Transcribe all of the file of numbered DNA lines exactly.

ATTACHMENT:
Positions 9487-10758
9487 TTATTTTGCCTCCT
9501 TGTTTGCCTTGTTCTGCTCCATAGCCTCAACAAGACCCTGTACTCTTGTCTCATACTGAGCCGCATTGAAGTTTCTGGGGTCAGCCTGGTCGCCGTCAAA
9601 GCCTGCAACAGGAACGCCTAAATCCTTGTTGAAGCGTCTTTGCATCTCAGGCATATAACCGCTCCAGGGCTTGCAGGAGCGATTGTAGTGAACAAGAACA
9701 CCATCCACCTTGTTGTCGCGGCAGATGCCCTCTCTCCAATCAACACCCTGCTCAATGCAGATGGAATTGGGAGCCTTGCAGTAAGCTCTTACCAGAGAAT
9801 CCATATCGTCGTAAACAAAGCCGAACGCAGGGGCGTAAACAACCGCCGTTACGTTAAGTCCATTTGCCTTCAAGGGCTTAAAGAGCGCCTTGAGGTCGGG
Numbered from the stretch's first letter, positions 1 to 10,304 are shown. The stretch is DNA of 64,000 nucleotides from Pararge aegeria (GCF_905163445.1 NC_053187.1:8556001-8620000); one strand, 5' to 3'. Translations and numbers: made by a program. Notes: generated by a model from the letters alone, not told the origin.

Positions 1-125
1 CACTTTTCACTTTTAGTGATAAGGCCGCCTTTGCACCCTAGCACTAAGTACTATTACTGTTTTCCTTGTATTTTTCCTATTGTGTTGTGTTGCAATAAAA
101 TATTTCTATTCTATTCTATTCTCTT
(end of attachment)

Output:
Positions 9487-10758
9487 TTATTTTGCCTCCT
9501 TGTTTGCCTTGTTCTGCTCCATAGCCTCAACAAGACCCTGTACTCTTGTCTCATACTGAGCCGCATTGAAGTTTCTGGGGTCAGCCTGGTCGCCGTCAAA
9601 GCCTGCAACAGGAACGCCTAAATCCTTGTTGAAGCGTCTTTGCATCTCAGGCATATAACCGCTCCAGGGCTTGCAGGAGCGATTGTAGTGAACAAGAACA
9701 CCATCCACCTTGTTGTCGCGGCAGATGCCCTCTCTCCAATCAACACCCTGCTCAATGCAGATGGAATTGGGAGCCTTGCAGTAAGCTCTTACCAGAGAAT
9801 CCATATCGTCGTAAACAAAGCCGAACGCAGGGGCGTAAACAACCGCCGTTACGTTAAGTCCATTTGCCTTCAAGGGCTTAAAGAGCGCCTTGAGGTCGGG
Numbered from the stretch's first letter, positions 1 to 10,304 are shown. The stretch is DNA of 64,000 nucleotides from Pararge aegeria (GCF_905163445.1 NC_053187.1:8556001-8620000); one strand, 5' to 3'. Translations and numbers: made by a program. Notes: generated by a model from the letters alone, not told the origin.

Positions 1-125
1 CACTTTTCACTTTTAGTGATAAGGCCGCCTTTGCACCCTAGCACTAAGTACTATTACTGTTTTCCTTGTATTTTTCCTATTGTGTTGTGTTGCAATAAAA
101 TATTTCTATTCTATTCTATTCTCTT